It is gratifying to read about such courage and heroism under duress. Whatever the impetus, odes should be sung for it in celebration. The Turkish officer who protected Armenians from the Ottoman-era genocide is like Schindler, the personification of the better angels of our nature.
Aviculture is so popular in Diyarbakir that Bird Lovers' Street even has its own multistory hotel. Most of its guests are pigeons.
Cemil Kunneh chose to not participate in this collective crime and not share complicity. He resisted group pressure, fear of ostracization and the imperative to obey authority and the orders of his superiors. His stand shows the complex social and political dynamics of the late Ottoman Empire.
In Turkish, there is a saying: “Mal sahibi, mülk sahibi, hani bunun ilk sahibi?” Roughly translated, it reads, “Landlord, property owner, where is the original owner?” Armenians of Aintab were torn away from their homes, neighborhoods and the city where they were born and raised. Their material and spatial wealth changed hands and was transformed. The entire Armenian dispossession produced the homogeneous Turkish city where I grew up.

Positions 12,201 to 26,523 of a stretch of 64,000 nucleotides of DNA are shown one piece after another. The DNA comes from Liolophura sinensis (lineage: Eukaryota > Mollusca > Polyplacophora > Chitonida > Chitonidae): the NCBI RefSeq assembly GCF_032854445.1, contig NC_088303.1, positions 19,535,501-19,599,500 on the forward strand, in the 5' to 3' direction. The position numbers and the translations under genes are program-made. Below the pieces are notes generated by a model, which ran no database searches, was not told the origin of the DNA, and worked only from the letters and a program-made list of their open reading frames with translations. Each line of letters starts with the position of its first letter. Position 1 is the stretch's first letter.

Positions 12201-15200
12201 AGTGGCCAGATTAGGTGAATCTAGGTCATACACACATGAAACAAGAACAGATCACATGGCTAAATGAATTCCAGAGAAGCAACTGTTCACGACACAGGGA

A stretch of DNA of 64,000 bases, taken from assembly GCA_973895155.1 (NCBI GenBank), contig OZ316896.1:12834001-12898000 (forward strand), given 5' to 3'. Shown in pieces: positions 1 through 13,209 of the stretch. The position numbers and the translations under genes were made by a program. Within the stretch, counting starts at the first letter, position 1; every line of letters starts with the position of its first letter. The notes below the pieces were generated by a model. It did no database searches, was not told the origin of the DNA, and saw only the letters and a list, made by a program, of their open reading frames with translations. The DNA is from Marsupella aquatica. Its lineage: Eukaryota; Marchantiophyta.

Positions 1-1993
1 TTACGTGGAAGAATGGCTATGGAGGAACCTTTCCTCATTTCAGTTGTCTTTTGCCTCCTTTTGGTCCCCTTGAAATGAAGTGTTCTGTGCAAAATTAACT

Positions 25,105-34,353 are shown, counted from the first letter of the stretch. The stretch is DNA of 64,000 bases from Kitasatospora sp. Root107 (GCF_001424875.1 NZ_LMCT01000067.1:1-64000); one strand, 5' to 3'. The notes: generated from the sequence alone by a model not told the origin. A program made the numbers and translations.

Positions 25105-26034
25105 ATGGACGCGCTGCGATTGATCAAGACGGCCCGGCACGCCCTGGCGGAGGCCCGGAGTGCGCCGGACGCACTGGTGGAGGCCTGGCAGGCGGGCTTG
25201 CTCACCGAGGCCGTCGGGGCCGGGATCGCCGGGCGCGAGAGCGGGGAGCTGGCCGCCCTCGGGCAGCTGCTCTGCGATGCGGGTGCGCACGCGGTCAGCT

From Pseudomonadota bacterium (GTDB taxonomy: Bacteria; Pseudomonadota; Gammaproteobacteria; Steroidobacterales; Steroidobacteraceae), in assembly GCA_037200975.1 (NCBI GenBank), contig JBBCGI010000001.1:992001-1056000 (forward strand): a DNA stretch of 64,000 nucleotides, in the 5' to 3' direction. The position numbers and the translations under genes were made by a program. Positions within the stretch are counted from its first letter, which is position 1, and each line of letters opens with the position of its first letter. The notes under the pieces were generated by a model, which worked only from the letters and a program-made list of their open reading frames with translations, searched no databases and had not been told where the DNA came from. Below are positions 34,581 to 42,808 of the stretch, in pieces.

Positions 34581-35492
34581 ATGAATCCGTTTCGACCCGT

Amidst rising authoritarianism, social atomization and looming climate change, award-winning journalist and novelist Ece Temelkuran speaks to New Lines’ Faisal Al Yafai about how it got this bad — and why we cannot face it alone. They discuss watching democracy die in Turkey, why she’s not an “exile” — and why she refuses to lose her faith in humankind.
“The Club” also offers a biting social critique. For the show is less about the arrival of cocktail modernity to Istanbul than about the Turkification of cocktail modernity, i.e., a pincer movement by Kemalist state and society to substitute good secular Muslim Turks for Istanbul’s Greeks, Jews and Armenians.
“Home is the place where, when you have to go there, they have to take you in,” wrote Robert Frost. In this profile of Bağcılar, one of Istanbul’s most misunderstood districts, we look at the riveting history of Turkey’s self-styled “municipality to the world.”